$1.3 million energy savings on the cards for Christchurch Civic Building


System will enable building to generate its own electricity

A building designed to save $1.3 million in energy annually through its innovative Tri-Generation system, and having 85% of its hot water heated by solar power has received a 6 Green Star – Office Design rating from the New Zealand Green Building Council (NZGBC) — with the highest score ever achieved by a New Zealand office building.

The Christchurch Civic Building, which is nearing completion on Worcester Street, is officially New Zealand’s most sustainable office design. A 6 Green Star rating represents World Leadership, and the project scored a record 83 points in the building rating system.
The Civic Building is a joint venture between Ngai Tahu Property Ltd and the Christchurch City Council. It is a redevelopment and extension of the old Post Office building in Worcester Street, built in the 1970s.

Civic Building Joint Venture chair Gill Cox says the council was hoping for at least 5 Green Stars.
“It’s great to have exceeded expectations by achieving a 6 Star rating within the approved budget.”
NZGBC chief executive Jane Henley says Ngai Tahu Property and the Christchurch City Council have designed a world-leading green building.

“The centre will deliver significant tangible benefits such as energy and water savings, as well as an improved working environment for increased staff productivity and lower absenteeism through illness.”

It is also New Zealand’s most innovative building, achieving four out of a possible five points for innovation within the Green Star system.
Ms Henley says the building is only the second to achieve a 6 Green Star certification in New Zealand, joining Samson Corporation’s Geyser Building in Parnell, Auckland (featured in the February issue of Building Today).

There are now 35 projects certified under Green Star in New Zealand.
Ms Henley says having two buildings with a 6 Green Star – Office Design rating just three years after Green Star was launched in New Zealand is a credit to the property industry’s commitment to green building principals, and shows the business case is clear.

“There’s a sea change occurring in the way the industry considers how buildings should be designed and built, and what we’re seeing in Christchurch is a prime example.”
The building was designed by Athfield Architects and is being built by Hawkins Construction.

Key sustainable features of the Christchurch Civic Building:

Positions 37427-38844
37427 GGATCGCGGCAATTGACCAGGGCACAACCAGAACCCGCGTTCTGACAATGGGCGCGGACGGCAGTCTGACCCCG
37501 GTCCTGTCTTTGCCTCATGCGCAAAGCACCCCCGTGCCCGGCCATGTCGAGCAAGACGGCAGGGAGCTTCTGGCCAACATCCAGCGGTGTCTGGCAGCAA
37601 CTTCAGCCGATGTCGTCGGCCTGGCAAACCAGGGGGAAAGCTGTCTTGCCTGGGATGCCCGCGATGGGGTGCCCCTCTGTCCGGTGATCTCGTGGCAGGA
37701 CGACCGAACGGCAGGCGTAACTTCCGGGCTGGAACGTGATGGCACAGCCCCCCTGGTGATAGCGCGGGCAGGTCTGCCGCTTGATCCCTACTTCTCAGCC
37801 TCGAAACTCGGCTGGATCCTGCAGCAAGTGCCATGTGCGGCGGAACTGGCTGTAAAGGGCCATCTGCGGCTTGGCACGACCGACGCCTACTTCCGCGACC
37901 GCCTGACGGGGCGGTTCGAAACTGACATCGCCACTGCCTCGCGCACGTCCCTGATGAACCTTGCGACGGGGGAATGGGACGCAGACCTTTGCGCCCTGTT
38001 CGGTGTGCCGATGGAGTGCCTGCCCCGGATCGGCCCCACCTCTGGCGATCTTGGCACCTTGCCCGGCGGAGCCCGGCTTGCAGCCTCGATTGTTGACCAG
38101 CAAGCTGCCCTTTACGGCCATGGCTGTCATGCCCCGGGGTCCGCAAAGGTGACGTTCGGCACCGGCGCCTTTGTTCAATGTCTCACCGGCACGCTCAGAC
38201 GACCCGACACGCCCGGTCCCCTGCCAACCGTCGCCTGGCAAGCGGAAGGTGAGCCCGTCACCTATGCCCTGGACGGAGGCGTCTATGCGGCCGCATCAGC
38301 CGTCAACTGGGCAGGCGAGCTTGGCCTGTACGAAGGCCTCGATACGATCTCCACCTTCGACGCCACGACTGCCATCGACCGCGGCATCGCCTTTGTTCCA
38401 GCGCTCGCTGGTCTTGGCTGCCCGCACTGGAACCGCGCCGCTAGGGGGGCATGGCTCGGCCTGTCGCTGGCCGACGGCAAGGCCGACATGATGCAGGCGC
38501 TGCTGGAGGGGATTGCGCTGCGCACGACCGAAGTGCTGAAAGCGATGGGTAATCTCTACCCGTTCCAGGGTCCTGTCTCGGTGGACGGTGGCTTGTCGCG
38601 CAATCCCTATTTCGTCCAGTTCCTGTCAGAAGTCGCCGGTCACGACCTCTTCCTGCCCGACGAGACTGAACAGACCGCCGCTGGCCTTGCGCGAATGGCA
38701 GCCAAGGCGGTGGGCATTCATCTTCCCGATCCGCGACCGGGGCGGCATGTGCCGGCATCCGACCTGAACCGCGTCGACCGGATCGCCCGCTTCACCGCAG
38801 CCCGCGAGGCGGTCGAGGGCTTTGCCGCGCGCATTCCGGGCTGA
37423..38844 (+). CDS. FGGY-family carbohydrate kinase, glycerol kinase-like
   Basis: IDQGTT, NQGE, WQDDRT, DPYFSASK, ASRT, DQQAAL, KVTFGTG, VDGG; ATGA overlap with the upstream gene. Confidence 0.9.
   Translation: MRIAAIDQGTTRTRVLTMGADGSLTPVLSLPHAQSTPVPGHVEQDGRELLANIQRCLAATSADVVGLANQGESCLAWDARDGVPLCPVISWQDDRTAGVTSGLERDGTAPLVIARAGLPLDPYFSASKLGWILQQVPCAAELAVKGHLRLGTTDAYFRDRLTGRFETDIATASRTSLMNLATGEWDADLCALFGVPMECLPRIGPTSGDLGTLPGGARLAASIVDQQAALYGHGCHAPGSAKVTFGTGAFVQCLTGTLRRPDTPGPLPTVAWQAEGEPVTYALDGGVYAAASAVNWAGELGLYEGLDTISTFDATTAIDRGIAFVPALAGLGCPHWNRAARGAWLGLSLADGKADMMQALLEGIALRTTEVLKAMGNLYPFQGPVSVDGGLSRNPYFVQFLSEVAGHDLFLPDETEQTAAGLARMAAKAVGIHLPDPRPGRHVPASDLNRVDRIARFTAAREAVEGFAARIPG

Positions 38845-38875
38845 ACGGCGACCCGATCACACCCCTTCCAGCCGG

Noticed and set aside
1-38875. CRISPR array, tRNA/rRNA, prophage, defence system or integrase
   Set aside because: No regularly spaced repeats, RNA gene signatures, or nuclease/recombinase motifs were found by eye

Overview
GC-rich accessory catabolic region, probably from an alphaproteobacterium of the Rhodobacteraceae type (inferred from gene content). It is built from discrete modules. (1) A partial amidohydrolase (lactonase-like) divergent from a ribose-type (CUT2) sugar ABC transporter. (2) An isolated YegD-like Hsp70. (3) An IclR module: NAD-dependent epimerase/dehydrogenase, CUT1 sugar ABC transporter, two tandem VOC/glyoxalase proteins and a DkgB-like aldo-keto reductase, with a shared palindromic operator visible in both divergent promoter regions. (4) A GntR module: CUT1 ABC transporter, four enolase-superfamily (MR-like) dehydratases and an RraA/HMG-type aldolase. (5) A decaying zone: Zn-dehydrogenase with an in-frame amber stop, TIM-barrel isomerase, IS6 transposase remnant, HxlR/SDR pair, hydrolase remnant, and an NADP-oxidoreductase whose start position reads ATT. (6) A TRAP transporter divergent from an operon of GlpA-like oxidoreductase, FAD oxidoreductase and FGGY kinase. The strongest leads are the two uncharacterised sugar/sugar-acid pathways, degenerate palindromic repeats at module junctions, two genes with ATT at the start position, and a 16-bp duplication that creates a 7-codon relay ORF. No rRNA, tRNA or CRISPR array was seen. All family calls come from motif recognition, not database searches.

• Tri-generation system enabling the building to generate its own electricity from a renewable energy source — biogas — which is piped from the council’s Burwood landfill site (and in future years from the city’s Wastewater Treatment Plant) to be converted into electricity. This process is used to heat and cool the building, with annual energy savings of about $1.3 million.

• Energy-efficient light fittings, automatic daylight dimming, occupancy controls and sensors on the escalators, which will activate only when people approach, and regeneration capabilities on the lifts.

• Double-skin facade is a thermal and solar buffering zone. This facade will also be used to vent air and heat from the building, enhancing its thermal properties. Within the office floors a monitoring system detects when carbon dioxide has reached a certain level and automatically introduces fresh air through floor vents.

• Rainwater harvesting to provide up to one million litres of water annually. It will be used to flush the toilets, for landscape irrigation and a water feature.
• Solar power will provide 85% of the building’s hot water.
• The reuse of an old building rather than building from scratch represented an embodied energy saving of 65,700 gigajoules — equivalent to a saving of 6440 tonnes of CO2 emissions or 12,800 return flights from Christchurch to Auckland

The target for waste recycling from the building was 70%. In January 2010, the project was achieving 88% recycling for demolition and construction materials, achieved by contractors Hawkins Construction.

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